Gardening And More: Mosquito Repellent Plants Mosquito Repellent Plants As summer fast approaches, I would like to suggest plants that will repel mosquitoes in your landscape and how to use these plants to enjoy the outdoors during summer. In addition to the plants that repel mosquitoes I would like to suggest additional, eco-friendly ways to keep mosquitoes from your outdoor living spaces. The picture on the left is Ageratum. Some areas of the southeast have had drought busting rainstorms and even with the tremendous amounts of rainfall, these areas are still considered to be under drought conditions. The plants that I am suggesting will repel mosquitoes from your outdoor living space. v Use the plants in containers around your patio, deck, or outdoor living space such as patio tables and chairs. v Use the plants in containers or planted in the ground by your front door and your back door. v Before having outdoor activities brush the Lemon Grass to release more of its fragrance. v Lemon Grass can be used in cooking. will love it. Mr.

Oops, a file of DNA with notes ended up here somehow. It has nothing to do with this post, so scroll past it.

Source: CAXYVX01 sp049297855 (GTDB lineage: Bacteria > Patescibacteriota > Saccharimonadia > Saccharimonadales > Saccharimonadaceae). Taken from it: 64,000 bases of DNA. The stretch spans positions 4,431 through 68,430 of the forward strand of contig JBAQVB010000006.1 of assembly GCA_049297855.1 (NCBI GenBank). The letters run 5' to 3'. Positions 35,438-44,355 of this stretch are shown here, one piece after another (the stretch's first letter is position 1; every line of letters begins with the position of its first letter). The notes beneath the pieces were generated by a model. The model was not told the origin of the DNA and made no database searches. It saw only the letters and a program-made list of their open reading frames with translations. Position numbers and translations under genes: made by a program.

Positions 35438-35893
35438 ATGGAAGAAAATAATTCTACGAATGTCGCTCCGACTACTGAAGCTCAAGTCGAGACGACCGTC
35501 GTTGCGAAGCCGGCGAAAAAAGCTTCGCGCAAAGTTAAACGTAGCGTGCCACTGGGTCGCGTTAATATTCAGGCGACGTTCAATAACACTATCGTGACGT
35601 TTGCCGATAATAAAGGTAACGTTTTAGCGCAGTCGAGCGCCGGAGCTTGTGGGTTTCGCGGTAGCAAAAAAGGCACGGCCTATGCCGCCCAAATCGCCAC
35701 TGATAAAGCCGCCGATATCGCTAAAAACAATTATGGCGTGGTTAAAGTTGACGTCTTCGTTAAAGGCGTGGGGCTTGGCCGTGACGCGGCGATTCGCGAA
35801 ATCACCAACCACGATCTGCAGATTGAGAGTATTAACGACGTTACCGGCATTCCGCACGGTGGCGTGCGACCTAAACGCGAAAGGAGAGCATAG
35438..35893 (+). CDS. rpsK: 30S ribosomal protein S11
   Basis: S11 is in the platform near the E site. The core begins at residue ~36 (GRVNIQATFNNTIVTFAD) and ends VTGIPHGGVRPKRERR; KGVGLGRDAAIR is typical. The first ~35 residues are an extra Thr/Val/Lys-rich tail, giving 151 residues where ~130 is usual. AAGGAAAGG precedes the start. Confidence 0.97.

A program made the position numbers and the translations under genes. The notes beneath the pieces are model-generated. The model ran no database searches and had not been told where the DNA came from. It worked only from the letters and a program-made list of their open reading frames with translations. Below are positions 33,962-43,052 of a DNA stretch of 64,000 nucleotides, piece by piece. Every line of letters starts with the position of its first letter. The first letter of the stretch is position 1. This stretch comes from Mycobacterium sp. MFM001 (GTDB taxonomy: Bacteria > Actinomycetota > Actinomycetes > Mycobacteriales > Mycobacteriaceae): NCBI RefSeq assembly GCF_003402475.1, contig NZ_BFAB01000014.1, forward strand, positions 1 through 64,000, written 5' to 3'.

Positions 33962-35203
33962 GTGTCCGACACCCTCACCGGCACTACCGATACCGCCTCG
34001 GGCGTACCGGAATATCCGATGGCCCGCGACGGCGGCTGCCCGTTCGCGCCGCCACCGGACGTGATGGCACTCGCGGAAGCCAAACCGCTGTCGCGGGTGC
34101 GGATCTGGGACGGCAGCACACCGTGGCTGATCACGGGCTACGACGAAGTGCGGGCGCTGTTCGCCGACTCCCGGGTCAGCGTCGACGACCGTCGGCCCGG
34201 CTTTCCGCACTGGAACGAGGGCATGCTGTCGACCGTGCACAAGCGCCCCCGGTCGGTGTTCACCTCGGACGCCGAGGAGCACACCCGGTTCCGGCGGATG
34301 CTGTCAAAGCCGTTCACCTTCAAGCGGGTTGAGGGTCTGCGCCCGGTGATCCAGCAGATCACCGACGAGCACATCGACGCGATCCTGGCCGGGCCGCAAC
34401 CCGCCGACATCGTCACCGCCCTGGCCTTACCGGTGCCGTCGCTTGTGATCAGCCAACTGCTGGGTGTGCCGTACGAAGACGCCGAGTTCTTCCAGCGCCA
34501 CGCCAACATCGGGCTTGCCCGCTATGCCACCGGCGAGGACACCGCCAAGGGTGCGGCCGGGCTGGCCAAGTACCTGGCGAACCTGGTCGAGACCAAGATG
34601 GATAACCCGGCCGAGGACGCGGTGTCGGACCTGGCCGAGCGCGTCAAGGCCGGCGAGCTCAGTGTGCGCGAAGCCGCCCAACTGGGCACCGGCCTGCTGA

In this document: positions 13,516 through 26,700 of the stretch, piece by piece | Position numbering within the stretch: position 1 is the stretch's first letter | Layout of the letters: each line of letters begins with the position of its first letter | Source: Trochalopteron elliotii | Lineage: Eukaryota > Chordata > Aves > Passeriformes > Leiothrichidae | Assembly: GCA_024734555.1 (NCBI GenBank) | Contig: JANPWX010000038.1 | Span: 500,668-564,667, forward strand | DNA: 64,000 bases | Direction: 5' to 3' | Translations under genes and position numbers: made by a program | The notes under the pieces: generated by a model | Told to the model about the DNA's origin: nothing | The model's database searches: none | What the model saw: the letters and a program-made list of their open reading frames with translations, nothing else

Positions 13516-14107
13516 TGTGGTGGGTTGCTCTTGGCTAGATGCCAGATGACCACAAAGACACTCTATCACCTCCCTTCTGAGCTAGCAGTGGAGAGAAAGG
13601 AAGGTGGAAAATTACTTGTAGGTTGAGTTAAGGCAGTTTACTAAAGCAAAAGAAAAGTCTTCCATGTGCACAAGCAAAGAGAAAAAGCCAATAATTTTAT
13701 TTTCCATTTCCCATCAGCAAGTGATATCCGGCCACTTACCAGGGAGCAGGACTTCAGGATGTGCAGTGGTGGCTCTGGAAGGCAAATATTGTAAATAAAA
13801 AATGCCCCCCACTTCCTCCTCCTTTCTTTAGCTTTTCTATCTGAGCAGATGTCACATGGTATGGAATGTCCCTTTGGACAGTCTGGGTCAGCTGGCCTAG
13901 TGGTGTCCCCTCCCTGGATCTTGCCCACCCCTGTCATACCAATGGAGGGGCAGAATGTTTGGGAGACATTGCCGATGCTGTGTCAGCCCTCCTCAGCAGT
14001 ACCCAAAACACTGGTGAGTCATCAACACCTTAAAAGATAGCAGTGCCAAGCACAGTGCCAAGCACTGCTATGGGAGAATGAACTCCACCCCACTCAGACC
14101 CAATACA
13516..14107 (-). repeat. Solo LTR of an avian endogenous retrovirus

When to Plant App When to Plant App The When to Plant app is available now for $1.99! Knowing the best times to start seeds, direct sow and transplant garden crops is key to growing a successful garden. By using your ZIP code and a database of almost 5,000 weather stations across North America, the When to Plant app locates average frost dates for your garden from the nearest station, and calculates the best range of planting dates for each crop. This app is a helpful tool for spring, summer and fall planting. The When to Plant app is available in the Apple App Store for $1.99 and is compatible with iPhone, iPod touch and iPad. Here is a glimpse of the When to Plant app, plus more about what it can do: From the app’s home page, you can choose to view plants alphabetically (by clicking “All Plants”), by sowing month or by crops that can be planted immediately in your area. The When to Plant app also includes growing information on each of the dozens of crops and plants included. Don't have a phone?